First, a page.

Generation VII is the only generation that I don’t believe has any dinosaur Pokémon. The closest I’ve seen are Jangmo-o and Hakamo-o. But in my opinion, they are creatures inspired by myths and the creative department’s minds.
The only dinosaur Pokémon I see in Generation VIII is Dracozolt. Although there are borderline dinos in Gen 8, there is only one that I consider fully dinosaur with no extant basis.
Dracozolt – Mutated T-Rex
- Number: 880
- Type: Electric, Dragon
I had to add Dracozolt because he’s another Crystal Palace dinosaur that is obviously a little out of place. His top half is raptor-like, while his bottom half is more like a Stegosaurus.
Crystal Palace Dinosaur Pokémon
In the Galar region, the fossil and dinosaur Pokémon were inspired by “fake” dinosaurs of the Crystal Palace in London. These creature dinos are anatomically incorrect, often merging multiple dinos.
The origins behind the original prehistoric creature and the Pokémon are that fossils were found that had more than one dino or object in them. These were misconstrued as one dino in each fossil.
For example, Arctovish is based on one of these dinosaurs as he is half Dunkleosteus and half Plesiosaur. Cara Liss is the researcher that revived these fossils, which didn’t turn out well. In fact, the Pokémon are so unnatural that they can’t breed.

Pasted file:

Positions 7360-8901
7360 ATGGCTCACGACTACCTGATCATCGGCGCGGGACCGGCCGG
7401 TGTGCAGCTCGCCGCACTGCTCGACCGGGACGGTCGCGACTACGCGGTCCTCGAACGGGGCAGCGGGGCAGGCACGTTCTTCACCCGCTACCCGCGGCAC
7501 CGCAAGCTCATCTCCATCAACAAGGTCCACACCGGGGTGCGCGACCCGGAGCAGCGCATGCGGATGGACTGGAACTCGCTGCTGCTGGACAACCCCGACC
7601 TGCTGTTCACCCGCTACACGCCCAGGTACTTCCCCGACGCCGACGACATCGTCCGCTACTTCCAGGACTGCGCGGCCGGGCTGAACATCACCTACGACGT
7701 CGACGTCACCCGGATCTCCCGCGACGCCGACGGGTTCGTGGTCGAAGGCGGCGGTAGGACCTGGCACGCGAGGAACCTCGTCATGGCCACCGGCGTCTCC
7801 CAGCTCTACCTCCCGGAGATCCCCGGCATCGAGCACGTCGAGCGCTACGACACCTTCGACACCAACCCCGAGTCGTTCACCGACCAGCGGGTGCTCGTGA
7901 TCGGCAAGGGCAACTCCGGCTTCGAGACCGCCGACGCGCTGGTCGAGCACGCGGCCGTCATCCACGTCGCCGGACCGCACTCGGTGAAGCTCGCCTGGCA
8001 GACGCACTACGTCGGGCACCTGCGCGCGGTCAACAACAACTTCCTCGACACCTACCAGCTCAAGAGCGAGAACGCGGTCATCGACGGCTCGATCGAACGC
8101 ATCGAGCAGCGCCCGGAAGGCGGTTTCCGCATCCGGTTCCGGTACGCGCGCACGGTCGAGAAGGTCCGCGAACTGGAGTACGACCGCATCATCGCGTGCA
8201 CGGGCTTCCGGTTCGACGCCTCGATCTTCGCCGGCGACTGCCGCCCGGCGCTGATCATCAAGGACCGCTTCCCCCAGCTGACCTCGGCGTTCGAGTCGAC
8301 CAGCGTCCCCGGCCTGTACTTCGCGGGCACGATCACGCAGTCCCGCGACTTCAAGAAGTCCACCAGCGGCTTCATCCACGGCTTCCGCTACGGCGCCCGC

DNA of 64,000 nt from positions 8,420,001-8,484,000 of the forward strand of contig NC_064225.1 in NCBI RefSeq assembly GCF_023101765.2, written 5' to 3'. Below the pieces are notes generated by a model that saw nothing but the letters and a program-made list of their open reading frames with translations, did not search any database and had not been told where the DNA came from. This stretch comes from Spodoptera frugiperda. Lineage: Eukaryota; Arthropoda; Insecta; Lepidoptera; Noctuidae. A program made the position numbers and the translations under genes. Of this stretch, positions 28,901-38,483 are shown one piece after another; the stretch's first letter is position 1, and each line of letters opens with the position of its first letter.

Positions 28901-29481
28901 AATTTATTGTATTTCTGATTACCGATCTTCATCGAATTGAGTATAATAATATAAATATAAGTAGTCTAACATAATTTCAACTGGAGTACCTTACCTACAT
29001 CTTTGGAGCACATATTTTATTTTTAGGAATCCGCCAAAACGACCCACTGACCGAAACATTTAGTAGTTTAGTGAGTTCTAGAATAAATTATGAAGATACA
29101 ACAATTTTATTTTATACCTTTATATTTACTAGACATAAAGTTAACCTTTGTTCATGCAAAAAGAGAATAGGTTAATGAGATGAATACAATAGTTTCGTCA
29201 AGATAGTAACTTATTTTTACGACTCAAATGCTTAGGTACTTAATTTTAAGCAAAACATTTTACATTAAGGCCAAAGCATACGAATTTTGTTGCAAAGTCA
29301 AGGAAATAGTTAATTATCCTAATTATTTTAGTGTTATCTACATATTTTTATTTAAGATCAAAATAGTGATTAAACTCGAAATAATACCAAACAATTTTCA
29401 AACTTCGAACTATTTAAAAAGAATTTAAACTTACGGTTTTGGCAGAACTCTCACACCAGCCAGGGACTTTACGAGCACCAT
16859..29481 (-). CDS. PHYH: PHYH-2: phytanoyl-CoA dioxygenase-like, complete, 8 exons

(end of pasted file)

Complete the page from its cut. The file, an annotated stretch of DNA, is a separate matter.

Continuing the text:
Every Dinosaur Pokemon: FAQs
Question: Is Mamoswine a Dinosaur?
Answer: No, Mamoswine is not a dinosaur because he is based on the mammoth, who wasn’t a dinosaur either. Older Tyrantrum fans may not know him as he was introduced in Gen VI.
Question: What is the Dinosaur Pokémon?
Answer: There are many dinosaur Pokémon, but the most obviously dinosaur-inspired is Tyrantrum. He is inspired by the T-Rex, making him the poster child for dino Pokémon.
Question: What is the Best Dinosaur Pokémon?
Answer: This is a difficult question, but if I had to say, I’d guess that Groudon is the strongest dinosaur Pokémon. He’s a great competitor in any game he appears in, smashing his opponents.
Question: Is Tyrantrum Legendary?
Answer: No. Tyrantrum is not Legendary, but that doesn’t mean he isn’t worth your time. Some Pokémon, Tyrantrum included, are strong enough to fight in parties full of Legendaries otherwise.